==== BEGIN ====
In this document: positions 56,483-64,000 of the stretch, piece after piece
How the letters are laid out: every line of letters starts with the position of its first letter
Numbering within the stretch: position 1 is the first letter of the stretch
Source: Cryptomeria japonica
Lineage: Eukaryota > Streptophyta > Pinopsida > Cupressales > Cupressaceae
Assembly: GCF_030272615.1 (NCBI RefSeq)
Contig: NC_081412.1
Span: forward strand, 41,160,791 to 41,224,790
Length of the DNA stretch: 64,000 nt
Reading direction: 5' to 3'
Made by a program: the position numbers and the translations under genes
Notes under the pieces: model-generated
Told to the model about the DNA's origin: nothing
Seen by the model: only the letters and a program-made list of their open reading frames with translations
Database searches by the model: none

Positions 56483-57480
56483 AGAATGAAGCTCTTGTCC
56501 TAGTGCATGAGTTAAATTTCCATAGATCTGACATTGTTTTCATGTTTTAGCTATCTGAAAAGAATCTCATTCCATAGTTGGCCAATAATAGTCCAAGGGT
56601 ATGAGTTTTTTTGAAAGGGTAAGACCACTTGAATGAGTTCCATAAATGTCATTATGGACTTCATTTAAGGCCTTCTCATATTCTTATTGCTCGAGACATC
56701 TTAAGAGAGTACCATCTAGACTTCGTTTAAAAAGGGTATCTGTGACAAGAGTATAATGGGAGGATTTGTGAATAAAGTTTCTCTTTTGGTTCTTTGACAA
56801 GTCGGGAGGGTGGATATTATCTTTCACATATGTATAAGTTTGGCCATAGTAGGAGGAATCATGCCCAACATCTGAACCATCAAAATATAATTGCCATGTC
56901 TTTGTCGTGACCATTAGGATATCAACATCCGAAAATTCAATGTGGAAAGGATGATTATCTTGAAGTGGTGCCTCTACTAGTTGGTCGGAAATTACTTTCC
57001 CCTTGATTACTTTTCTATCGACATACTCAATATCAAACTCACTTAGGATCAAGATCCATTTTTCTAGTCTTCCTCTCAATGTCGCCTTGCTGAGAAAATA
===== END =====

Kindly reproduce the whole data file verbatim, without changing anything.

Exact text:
In this document: positions 56,483-64,000 of the stretch, piece after piece
How the letters are laid out: every line of letters starts with the position of its first letter
Numbering within the stretch: position 1 is the first letter of the stretch
Source: Cryptomeria japonica
Lineage: Eukaryota > Streptophyta > Pinopsida > Cupressales > Cupressaceae
Assembly: GCF_030272615.1 (NCBI RefSeq)
Contig: NC_081412.1
Span: forward strand, 41,160,791 to 41,224,790
Length of the DNA stretch: 64,000 nt
Reading direction: 5' to 3'
Made by a program: the position numbers and the translations under genes
Notes under the pieces: model-generated
Told to the model about the DNA's origin: nothing
Seen by the model: only the letters and a program-made list of their open reading frames with translations
Database searches by the model: none

Positions 56483-57480
56483 AGAATGAAGCTCTTGTCC
56501 TAGTGCATGAGTTAAATTTCCATAGATCTGACATTGTTTTCATGTTTTAGCTATCTGAAAAGAATCTCATTCCATAGTTGGCCAATAATAGTCCAAGGGT
56601 ATGAGTTTTTTTGAAAGGGTAAGACCACTTGAATGAGTTCCATAAATGTCATTATGGACTTCATTTAAGGCCTTCTCATATTCTTATTGCTCGAGACATC
56701 TTAAGAGAGTACCATCTAGACTTCGTTTAAAAAGGGTATCTGTGACAAGAGTATAATGGGAGGATTTGTGAATAAAGTTTCTCTTTTGGTTCTTTGACAA
56801 GTCGGGAGGGTGGATATTATCTTTCACATATGTATAAGTTTGGCCATAGTAGGAGGAATCATGCCCAACATCTGAACCATCAAAATATAATTGCCATGTC
56901 TTTGTCGTGACCATTAGGATATCAACATCCGAAAATTCAATGTGGAAAGGATGATTATCTTGAAGTGGTGCCTCTACTAGTTGGTCGGAAATTACTTTCC
57001 CCTTGATTACTTTTCTATCGACATACTCAATATCAAACTCACTTAGGATCAAGATCCATTTTTCTAGTCTTCCTCTCAATGTCGCCTTGCTGAGAAAATA